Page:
Teaching Uzbek across State Lines

By Maureen Miller, director of communications, Office of International Affairs

A collaborative effort between The Ohio State University; the Committee on Institutional Cooperation (CIC); and the University of Michigan is bringing the Uzbek language into the classroom through a distance learning initiative. Ohio State’s  Center for Languages, Literatures and Cultures; Center for Slavic and East European Studies; College of Arts and Sciences; Department of Near Eastern Languages and Cultures; East Asian Studies Center; and the Office of International Affairs collectively play a role in the project by offering financial, administrative and technology support.

The first-year Uzbek course, launched autumn semester, is taught by native speaker and Ohio State lecturer, Hulkar Matchon, both in a classroom on the Ohio State campus and through the CIC Courseshare program to students at Michigan.

Uzbek is considered a priority language – deemed by federal agencies as a language in which they need additional expertise – and is categorized as a Less Commonly Taught Language (LCTL) by the U.S. Department of Education. Offering LCTLs is one of the priorities for both the Slavic Center and East Asian Studies Center as part of their mission as Title VI National Resource Centers. The CIC Courseshare enables the centers to broaden their impact and increase student enrollment in these critical language courses.

Distance learning is not new to Matchon who taught a similar class from 2008-2010 in partnership with Indiana University.

“This new experiment with the University of Michigan is working out incredibly well and the students seem to love this type of learning atmosphere,” said Matchon. “In my opinion the students try to learn even more so than before because there is a sort of a friendly competition between the two camps in the most positive sense of the word.”

In addition, distance learning classes enable more students with similar language interests to participate, providing them the ability to converse more, which is crucial for the learning of any language. And these classes offer students a little more freedom with their studies.

“Each student can easily contact me personally via Skype and set individual study sessions, which are great for catching up, furthering the understanding of the material and obviously allow students more independence and flexibility,” Matchon explained.

Marian Smith, a third year doctoral student in the Department of Near Eastern Studies at the University of Michigan, whose studies focus on medieval and early modern Iranian and Central Asian history, finds the Uzbek class well worth it. As a historian of the Timurid dynasty with a focus on manuscript culture, learning Uzbek is central to her work for several important reasons. First, various libraries and institutes in Uzbekistan contain a substantial number of Persian and Turkic manuscripts from the Timurid period, and she plans to conduct her dissertation research there at some point in the near future; second, many important architectural sites and cities, like Samarqand, were built during the Timurid period; and third, the Chaghatay language, which was the vernacular language of the Timurids, bears a close resemblance to modern-day Uzbek. By learning Uzbek Smith hopes to gain the necessary grammatical skills to re-visit manuscripts and works composed in Chaghatay.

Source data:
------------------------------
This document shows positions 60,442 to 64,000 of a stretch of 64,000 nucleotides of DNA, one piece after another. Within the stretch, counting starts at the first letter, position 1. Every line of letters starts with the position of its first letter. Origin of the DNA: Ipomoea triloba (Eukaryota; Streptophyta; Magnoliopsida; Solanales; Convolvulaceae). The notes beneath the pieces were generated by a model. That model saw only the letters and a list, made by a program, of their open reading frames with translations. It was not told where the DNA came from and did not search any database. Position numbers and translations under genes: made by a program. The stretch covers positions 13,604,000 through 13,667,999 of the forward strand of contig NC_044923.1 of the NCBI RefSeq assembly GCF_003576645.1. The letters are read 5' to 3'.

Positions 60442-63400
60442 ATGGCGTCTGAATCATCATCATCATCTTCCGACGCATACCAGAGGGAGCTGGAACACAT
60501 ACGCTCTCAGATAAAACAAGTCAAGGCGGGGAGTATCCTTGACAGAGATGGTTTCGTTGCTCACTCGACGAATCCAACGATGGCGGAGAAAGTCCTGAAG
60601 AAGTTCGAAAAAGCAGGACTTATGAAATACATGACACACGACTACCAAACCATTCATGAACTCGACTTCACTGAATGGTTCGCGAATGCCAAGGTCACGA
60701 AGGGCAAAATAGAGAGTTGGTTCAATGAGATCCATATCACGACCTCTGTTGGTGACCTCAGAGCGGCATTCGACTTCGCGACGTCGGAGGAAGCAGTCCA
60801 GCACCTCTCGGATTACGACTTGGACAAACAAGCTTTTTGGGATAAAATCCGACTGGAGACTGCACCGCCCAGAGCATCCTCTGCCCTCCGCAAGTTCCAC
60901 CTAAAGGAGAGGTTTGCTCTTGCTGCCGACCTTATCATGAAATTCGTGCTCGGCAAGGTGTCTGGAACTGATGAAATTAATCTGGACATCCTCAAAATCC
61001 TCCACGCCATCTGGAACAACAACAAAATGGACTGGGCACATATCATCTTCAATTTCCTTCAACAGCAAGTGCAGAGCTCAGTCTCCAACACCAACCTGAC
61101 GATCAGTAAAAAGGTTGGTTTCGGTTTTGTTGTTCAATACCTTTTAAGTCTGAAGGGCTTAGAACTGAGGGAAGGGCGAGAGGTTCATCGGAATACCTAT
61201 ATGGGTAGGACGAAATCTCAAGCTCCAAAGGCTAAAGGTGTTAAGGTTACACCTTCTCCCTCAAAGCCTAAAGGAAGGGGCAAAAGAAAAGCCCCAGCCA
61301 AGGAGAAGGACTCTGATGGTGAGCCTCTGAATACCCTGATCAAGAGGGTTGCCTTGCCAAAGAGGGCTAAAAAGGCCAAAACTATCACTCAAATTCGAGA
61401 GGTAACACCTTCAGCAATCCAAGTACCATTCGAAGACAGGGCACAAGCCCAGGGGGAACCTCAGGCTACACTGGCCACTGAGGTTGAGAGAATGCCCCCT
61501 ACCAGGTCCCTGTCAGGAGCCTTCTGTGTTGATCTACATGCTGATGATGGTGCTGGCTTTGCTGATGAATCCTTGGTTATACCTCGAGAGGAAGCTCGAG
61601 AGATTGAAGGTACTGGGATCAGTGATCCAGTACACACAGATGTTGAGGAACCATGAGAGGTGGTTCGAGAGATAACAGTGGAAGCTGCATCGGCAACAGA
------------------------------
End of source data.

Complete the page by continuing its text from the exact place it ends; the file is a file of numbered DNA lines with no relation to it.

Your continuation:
“Even though we are separated by several hundred miles and interact through a TV monitor (and sometimes have to deal with technical glitches), I still feel as if I am in the same classroom,” Smith said. “It’s also a strange thing to feel like you know a professor and the other students in the class without ever having met them. This class has been a great way to get to know Ohio State’s faculty and students better, and the famous rivalry between our schools has not trickled into the classroom, so that’s definitely a good thing.”

Matchon believes that the Uzbek language can be a great asset to many students interested in the Central Asian region – its vast culture and history – in which Uzbekistan plays a significant role. Currently there is a tremendous influx of immigrants from Uzbekistan to the United States and knowledge of the language could provide many of these students with employment opportunities in different social spheres such as government or social work.

As a result of the success of this first-year course, a second-year Uzbek course will be added next year.